Recently, a colleague prompted me to think about an often overlooked area of the parcel depot. While talking about the increasing speed of sortation systems, they rightly said: “a system is only as fast as the chutes handling the volume.”
Many companies tend to focus on the more dynamic elements of the sortation system, but I think that there is an opportunity to bring chutes – or ‘outputs’ – into the overall discussion.
When considering output technology, parcel companies face a number of daily challenges. As the e-commerce market drives higher volumes, there can be no question that sortation solutions must become faster to cope.
This means that every component in the entire system will need to evolve. As my colleague indicated, there is no use in installing a faster sorter if the outputs can’t handle the higher volumes. In addition, product characteristics have changed significantly in recent years, which means that sorting solutions will need to adapt still further.
More frequently, parcel companies are handling smaller parcels that must travel down the output as gently as possible. This is to avoid any damage caused by accumulation of a combination of small and big or heavy parcels, for example. In turn, the weight of these products is decreasing, which can be a challenge given that outputs are generally gravity-fed.
Building sortation systems at height can create problems when lighter and smaller packages get stuck, because this is often at a position that is inaccessible to operators. The added fallout is that if a product gets stuck, the sorter will stop feeding the output as a fail-safe measure. Either products don’t come down, or they come down too fast and collide!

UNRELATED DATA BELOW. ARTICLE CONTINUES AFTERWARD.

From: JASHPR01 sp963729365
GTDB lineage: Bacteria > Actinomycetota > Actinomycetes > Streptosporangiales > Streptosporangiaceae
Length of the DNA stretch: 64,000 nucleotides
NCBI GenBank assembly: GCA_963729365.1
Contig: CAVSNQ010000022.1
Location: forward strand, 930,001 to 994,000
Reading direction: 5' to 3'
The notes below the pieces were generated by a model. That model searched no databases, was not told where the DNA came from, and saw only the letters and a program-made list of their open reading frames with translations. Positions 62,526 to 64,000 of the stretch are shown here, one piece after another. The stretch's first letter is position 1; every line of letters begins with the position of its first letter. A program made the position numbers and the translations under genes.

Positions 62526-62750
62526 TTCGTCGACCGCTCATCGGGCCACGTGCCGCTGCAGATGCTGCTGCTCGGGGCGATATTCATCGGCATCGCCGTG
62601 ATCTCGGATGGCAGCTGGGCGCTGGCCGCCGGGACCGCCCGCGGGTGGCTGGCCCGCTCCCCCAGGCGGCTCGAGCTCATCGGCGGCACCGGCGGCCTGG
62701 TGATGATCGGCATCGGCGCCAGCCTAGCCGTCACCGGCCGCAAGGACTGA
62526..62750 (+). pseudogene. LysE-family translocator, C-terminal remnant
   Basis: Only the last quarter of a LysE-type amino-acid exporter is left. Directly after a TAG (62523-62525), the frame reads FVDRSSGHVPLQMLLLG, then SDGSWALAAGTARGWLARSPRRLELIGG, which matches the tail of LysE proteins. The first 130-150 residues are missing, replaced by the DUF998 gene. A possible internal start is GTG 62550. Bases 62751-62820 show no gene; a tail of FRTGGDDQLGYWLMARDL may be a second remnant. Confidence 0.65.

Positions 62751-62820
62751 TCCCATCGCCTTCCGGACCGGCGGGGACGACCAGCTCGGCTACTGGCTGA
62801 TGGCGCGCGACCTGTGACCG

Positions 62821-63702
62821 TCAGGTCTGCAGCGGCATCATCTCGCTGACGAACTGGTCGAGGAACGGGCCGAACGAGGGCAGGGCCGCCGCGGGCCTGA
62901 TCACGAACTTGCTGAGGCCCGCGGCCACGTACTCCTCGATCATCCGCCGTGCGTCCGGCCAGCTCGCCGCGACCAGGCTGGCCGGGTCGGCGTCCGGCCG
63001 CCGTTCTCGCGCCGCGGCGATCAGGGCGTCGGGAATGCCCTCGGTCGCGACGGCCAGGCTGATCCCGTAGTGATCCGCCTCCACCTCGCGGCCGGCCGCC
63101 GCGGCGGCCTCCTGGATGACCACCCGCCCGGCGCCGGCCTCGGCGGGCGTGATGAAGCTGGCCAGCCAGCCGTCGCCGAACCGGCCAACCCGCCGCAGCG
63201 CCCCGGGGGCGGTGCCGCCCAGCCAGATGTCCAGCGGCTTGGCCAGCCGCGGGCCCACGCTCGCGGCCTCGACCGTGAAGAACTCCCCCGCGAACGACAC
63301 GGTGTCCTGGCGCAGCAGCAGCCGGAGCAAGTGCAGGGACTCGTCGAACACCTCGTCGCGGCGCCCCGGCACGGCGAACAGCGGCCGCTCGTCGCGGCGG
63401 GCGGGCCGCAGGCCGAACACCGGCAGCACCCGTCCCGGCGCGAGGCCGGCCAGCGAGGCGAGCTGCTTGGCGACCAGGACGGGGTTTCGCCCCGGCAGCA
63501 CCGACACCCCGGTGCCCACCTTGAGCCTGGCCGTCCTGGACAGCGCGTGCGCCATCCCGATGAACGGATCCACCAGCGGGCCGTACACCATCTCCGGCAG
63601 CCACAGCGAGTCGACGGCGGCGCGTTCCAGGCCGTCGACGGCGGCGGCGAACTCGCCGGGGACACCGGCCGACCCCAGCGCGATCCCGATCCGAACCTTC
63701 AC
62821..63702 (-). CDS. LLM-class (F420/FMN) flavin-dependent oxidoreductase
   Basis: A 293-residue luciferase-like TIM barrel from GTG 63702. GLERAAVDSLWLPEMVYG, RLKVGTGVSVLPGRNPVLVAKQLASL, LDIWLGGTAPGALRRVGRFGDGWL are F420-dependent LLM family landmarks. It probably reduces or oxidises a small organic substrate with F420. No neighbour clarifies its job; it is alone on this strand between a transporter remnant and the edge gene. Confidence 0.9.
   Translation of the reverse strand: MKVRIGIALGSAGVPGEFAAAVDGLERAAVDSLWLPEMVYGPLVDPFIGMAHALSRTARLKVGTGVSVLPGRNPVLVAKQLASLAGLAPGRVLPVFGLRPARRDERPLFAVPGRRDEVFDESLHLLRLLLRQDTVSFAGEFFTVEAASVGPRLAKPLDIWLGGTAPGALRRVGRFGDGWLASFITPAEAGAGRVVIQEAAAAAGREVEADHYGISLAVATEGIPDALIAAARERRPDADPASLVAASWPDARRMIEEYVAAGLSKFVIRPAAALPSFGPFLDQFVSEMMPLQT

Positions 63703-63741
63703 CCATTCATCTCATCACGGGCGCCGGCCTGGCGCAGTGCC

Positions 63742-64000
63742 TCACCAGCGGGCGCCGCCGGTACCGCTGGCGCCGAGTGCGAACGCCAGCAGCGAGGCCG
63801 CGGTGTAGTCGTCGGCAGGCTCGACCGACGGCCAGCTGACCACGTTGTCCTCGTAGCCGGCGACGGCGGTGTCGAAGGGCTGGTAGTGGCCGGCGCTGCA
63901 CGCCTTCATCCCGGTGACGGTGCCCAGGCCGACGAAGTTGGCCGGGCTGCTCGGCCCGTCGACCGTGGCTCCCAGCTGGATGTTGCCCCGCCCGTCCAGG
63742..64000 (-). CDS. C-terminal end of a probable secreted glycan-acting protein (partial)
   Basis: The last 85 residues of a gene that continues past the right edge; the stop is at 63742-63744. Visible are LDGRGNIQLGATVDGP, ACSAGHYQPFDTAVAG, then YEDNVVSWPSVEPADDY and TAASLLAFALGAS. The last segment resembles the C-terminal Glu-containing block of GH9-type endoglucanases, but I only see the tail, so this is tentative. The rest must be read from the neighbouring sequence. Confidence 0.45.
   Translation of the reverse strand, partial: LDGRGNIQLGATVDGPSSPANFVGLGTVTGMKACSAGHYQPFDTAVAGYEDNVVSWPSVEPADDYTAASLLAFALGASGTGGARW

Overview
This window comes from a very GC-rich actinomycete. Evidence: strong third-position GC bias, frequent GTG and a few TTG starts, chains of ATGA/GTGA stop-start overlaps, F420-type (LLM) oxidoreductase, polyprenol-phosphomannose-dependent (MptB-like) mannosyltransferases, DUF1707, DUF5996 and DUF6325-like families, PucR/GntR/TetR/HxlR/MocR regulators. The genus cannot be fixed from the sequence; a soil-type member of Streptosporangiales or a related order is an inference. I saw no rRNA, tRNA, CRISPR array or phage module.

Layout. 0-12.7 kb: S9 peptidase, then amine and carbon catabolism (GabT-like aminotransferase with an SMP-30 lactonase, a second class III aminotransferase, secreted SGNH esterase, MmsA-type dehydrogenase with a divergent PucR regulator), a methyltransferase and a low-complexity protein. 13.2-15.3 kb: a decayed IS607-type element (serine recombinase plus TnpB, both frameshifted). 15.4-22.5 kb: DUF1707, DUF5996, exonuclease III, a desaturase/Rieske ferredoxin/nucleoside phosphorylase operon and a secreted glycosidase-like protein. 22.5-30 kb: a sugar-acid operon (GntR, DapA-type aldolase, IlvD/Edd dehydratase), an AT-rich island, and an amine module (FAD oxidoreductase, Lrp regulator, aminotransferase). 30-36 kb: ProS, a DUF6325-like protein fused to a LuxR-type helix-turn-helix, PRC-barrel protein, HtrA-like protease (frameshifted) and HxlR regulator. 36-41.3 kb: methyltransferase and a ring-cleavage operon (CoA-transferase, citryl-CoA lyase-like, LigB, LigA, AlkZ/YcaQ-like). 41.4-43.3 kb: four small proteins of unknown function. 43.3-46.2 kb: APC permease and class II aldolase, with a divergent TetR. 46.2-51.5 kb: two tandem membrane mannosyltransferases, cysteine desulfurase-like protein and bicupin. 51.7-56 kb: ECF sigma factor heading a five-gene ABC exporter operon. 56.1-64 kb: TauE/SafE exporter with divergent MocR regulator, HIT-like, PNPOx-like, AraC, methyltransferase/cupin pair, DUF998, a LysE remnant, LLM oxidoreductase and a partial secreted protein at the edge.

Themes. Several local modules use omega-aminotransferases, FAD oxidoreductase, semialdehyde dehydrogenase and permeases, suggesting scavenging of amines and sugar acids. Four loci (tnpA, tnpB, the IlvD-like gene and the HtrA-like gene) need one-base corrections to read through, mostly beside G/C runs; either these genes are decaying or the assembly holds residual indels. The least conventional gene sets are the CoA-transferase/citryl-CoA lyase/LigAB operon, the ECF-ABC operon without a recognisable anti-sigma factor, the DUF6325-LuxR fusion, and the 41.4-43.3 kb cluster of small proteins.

Additionally, outputs are installed in large quantities and a typical parcel system contains around 60-80 units. If a malfunction occurs in one output, it is highly likely that this will be seen across other locations. This can cost a great deal of time, effort and money to repair.
As a key part of our solutions (and evolutions) portfolio we have the intention of standardising a range of parcel sortation equipment. Outputs are a significant aspect within this. By using our end-to-end understanding of parcel sortation hubs, we are looking to unify the various process steps when designing and implementing a solution.
Through standardisation, we are able to make our output equipment more effective and improve our internal efficiencies. Although different parcel companies handle different products, there is undoubtedly a common ground from which to build a platform. By configuring to order instead of designing to order, all stakeholders can benefit.
In a way, receiving new requests helps to standardise our approach. Recently, we were asked to develop an output that could buffer but also integrate with an extendable. In combination, successfully accommodating these two requirements is highly challenging.
But we ensure that any lessons we learn from one development are carried over to the next project. This helps us to make further inroads into creating standard products within our solutions.
This is important when responding to the needs of parcel companies of all sizes. Combined with our end-to-end domain knowledge and our capabilities in the warehousing market, we are in a strong position to offer a standard proposition.
For me, outputs are an excellent example of how Vanderlande is able to join the dots when it comes to the various stages in a parcel depot. All are important and none can be overlooked, because they equally influence the overall system performance.
As the market evolves, it’s essential to look at the bigger picture and still keep an eye on the details.